On Saturday, October 3, the Visual Arts Center of New Jersey will reopen its spring exhibitions that were closed this past March due to Covid-19. To provide the safest viewing experience possible, visitors must make reservations through artcenternj.org for limited, one-hour time slots. All four exhibitions—Hillerbrand + Magsamen: The Devices Project; Yvette Molina: Big Bang Votive; Elisabeth Smolarz: The Encyclopedia of Things; and Adrienne Wheeler: White Dress Narratives—will be on view through January 18, 2021.
“We are so happy to welcome visitors back to our galleries, where they can have a safe and meaningful interaction with art,” said Art Center Curator, Mary Birmingham. “These exhibitions—on view briefly before they were interrupted by the global pandemic—seem even more relevant today, with their focus on the power and comfort of everyday objects.”
Hillerbrand + Magsamen: The Devices Project is a multi-media installation in the Art Center’s Main Gallery. The Houston-based artistic team of Hillerbrand+Magsamen is the collaboration of Stephan Hillerbrand and Mary Magsamen, and their children Maddie and Emmett. Together they create sculpture, installation, performance, video, and photographic works that explore our relationship to everyday objects, and how we use them to playfully survive and cope in a world of personal and political turmoil. According to the artists, The Devices Project is “rooted in our society’s ever-growing desire to exercise control over our lives through various devices. Should we constantly look to new technology to fix our problems? Or are there alternatives?”
Big Bang Votive, on display in the Mitzi and Warren Eisenberg Gallery, is a communal storytelling project by Yvette Molina that evolves over the course of the exhibition. Molina will be physically back in residence in the gallery every other Wednesday throughout the run of the show to engage with visitors and create paintings that respond to their personal stories. (Please contact Exhibitions Manager Kimberly Fisher at [email protected] for more information on the artist’s schedule.) Starting with approximately 300 panels prepared only with imagery of starry skies, Molina renders images from visitors’ stories as “votives” on the panels. The exhibition also incorporates an audioscape—a surround-sound composition, in collaboration with Joshua-Michéle Ross, played on a continuous loop. Five channels of audio placed throughout the gallery allow the sound to move through the room like a vast cosmos rotating overhead.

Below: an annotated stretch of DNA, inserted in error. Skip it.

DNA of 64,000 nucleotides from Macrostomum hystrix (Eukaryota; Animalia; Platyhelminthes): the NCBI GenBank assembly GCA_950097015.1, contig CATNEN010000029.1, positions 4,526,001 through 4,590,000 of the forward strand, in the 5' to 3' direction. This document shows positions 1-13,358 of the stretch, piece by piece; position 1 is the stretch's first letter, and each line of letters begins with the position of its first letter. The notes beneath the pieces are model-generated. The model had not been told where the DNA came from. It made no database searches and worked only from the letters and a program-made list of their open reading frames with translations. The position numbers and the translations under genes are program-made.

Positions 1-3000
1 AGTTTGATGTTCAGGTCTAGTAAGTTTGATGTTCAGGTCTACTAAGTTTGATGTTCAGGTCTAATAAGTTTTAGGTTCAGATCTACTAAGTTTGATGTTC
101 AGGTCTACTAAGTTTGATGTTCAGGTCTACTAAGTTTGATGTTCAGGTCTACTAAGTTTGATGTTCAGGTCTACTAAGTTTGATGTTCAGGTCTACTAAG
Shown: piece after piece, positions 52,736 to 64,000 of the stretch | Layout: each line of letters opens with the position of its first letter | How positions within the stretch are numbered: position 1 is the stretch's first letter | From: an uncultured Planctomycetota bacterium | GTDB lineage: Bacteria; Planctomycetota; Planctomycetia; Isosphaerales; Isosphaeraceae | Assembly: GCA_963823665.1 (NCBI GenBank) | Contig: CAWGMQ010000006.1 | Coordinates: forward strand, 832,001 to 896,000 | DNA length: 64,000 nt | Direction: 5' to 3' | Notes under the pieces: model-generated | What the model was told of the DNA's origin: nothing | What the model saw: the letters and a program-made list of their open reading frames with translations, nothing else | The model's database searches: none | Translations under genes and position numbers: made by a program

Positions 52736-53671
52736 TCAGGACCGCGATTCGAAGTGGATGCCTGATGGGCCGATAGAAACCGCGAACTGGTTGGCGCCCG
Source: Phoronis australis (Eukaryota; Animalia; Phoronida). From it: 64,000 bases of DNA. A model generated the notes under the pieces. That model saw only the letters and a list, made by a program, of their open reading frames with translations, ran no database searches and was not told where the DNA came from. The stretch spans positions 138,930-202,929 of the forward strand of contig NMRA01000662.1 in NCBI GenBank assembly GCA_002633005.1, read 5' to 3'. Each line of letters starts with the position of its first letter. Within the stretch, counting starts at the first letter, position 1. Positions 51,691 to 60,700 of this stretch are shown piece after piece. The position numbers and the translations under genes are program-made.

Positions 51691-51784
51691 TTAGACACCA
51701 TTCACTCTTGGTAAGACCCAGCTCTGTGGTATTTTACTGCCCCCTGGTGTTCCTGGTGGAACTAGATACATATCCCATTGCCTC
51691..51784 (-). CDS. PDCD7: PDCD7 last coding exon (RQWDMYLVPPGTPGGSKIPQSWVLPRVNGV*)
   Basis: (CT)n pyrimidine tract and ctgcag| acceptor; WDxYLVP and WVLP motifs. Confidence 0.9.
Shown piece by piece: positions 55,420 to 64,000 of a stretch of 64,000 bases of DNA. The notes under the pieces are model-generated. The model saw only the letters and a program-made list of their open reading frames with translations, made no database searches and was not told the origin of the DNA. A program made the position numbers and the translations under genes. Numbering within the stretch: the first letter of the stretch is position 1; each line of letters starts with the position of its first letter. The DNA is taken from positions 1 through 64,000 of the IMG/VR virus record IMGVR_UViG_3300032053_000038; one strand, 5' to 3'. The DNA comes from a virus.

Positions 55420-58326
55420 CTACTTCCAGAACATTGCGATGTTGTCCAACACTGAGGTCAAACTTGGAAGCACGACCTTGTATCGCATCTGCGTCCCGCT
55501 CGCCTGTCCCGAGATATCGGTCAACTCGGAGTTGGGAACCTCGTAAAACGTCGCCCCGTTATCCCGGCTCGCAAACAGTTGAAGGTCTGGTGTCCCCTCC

Elisabeth Smolarz: The Encyclopedia of Things is on view in the Marité and Joe Robinson Strolling Gallery I. This exhibition, organized in partnership with Guttenberg Arts, is an ongoing project that spotlights Smolarz’s community-based photographic project funded by the National Endowment for the Arts. This version, begun in 2017, offers an intimate look at the diverse and populous community of Guttenberg, NJ. Utilizing objects as portals to memories, Elisabeth Smolarz collaborated with individuals in Guttenberg to create shrine-like installations of their own precious objects to tell the story of each individual.
Adrienne Wheeler’s White Dress Narratives is on display in the museum’s Stair-gazing space. Wheeler is a multi-media artist, independent curator, arts educator, and advocate for social justice who lives and works in Newark. Through her practice, she addresses societal injustices, particularly those affecting the lives of women and children. Guest curated by Noelle Park, White Dress Narrativesconsists of nine cut-canvas dress silhouettes, each replicating Wheeler’s mother’s hand-sewn grade-school graduation dress. Representing nine generations of maternal lineage from her great-great grandmother to her daughter and nieces, the dresses are embellished with machine stitching and hand-painted designs that reflect each woman’s story.
Visit artcenternj.org for more information on these exhibitions and to reserve a timeslot.